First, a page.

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A girl walks to school in South Africa.
Themba Hadebe/AP
Education

South African Schools Are a ‘Death Trap’ — So the Government’s Vowed to Take Action


Why Global Citizens Should Care
 Experiencing or witness violence can affect students physically and psychologically, and cause them to have to take time off school. Join us here in taking action to promote safer schools and support the UN Global Goal No.4 for access to quality education.

The state of safety and security in South African schools has been the talk of parliament after a man was stoned and stabbed to death by school children.

Thoriso Themane, 28, was attacked by a mob of learners in Flora Park in Polokwane, Limpopo last weekend, with a video of the incident circulated on social media. Initially, six pupils were arrested and three more were added in the course of the week.

Take Action: Children Around the World Deserve to Go to School

South Africa has high rates of crime, murder, and gender-based violence, including rape — and that violence has spilled over to schools.

Bullying, robberies, and sexual violence are rampant is South African schools and, according to media reports, there have been numerous incidents of violence between pupils and teachers and among pupils.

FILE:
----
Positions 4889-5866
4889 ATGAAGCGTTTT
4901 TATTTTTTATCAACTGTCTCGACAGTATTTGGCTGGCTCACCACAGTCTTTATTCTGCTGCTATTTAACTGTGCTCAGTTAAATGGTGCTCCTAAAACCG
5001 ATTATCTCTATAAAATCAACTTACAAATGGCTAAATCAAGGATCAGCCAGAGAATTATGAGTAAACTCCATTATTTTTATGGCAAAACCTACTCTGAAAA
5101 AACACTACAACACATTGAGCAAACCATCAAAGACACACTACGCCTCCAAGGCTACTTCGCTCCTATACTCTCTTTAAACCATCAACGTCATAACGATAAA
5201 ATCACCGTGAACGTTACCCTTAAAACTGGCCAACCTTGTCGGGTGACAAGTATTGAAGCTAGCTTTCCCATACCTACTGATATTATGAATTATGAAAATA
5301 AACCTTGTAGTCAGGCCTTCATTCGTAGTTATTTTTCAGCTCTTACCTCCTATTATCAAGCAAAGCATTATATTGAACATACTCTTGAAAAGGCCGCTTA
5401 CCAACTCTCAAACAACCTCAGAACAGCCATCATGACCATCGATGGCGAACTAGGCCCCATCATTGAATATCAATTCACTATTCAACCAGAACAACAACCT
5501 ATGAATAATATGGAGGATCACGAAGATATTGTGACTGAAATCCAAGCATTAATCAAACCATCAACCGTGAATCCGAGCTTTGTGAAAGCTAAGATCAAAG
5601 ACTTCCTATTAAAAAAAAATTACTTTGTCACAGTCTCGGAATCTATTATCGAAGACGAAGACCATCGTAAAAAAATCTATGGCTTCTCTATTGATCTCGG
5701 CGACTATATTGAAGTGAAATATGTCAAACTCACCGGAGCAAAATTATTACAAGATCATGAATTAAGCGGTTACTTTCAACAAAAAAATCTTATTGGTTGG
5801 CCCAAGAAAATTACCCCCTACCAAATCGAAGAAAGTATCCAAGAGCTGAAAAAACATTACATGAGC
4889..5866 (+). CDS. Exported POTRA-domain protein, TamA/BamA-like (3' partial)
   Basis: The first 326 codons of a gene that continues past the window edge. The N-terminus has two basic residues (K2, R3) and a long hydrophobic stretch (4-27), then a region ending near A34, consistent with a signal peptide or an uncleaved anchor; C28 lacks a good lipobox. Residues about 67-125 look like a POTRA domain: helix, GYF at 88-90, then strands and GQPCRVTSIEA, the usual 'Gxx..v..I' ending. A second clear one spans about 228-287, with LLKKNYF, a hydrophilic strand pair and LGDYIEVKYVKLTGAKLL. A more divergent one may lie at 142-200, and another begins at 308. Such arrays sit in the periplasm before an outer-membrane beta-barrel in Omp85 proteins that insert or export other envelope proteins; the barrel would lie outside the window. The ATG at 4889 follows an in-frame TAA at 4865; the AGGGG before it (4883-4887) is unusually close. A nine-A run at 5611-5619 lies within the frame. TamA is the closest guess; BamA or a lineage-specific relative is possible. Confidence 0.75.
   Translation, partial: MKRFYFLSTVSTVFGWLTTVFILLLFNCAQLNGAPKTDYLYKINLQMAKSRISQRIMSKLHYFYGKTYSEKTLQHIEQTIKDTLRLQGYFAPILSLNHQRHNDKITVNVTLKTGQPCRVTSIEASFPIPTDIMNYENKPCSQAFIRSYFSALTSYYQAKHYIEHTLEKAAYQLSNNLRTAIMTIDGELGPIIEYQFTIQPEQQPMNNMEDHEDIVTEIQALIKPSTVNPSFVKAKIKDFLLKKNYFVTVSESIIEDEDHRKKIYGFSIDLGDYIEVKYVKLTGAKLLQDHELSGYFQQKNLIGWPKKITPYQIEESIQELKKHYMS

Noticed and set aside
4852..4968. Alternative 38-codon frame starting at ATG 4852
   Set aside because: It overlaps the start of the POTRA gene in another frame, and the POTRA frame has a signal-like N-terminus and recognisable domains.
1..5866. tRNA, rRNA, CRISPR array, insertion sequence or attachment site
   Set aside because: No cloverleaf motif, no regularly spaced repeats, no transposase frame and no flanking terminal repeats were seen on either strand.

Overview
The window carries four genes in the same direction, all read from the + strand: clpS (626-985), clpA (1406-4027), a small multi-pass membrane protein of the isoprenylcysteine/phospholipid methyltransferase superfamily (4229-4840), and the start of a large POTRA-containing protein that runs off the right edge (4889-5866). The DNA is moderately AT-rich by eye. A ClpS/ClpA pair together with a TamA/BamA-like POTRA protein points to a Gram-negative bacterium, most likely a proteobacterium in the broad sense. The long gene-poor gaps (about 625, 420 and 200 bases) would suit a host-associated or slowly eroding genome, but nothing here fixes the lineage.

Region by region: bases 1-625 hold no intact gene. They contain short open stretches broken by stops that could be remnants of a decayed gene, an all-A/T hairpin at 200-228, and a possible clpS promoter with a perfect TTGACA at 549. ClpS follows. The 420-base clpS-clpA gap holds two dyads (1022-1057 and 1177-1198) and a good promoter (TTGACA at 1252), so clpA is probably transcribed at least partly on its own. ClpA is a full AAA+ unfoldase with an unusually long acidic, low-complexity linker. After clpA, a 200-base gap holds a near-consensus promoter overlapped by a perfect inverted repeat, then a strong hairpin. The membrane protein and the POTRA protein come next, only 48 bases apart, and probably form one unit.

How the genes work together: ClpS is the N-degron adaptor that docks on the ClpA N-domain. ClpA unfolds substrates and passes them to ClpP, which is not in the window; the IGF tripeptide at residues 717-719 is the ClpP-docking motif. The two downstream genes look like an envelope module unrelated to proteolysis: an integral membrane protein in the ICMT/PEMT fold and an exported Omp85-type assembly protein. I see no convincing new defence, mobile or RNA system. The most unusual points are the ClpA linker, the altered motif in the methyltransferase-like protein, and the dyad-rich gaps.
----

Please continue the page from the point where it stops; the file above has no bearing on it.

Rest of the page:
A few days after Themane’s murder, a primary school student was stabbed by a classmate at Mateane Primary School in Diretsane, North West.

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Police spokesperson captain Sam Tselanyane confirmed the news, saying: “It is alleged that around 10:30 a.m. two grade 5 learners were fighting and one of them was the suspect's friend.”

“The suspect allegedly tried to separate the two and as he was trying to separate them, the deceased attacked him,” he added.

The 13-year-old attacker was arrested and sent to a youth care centre for assessment.

Meanwhile, in January, a playground argument at Mpheko primary school in the Eastern Cape ended with a pupil allegedly stabbing another one to death.

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Other incidents include a playground fight between four pupils at Hoerskool President in  Ridgeway in Johannesburg, which was circulated on social media. The pupils were suspended.

The South African Government News Agency called the country’s schools "death traps" and reported that cabinet has vowed to stop school violence.  

“Our children need safe environments of learning and we call on learners, educators, parents, and guardians to work together to protect our children socially, physically, and emotionally,” the cabinet said in a statement.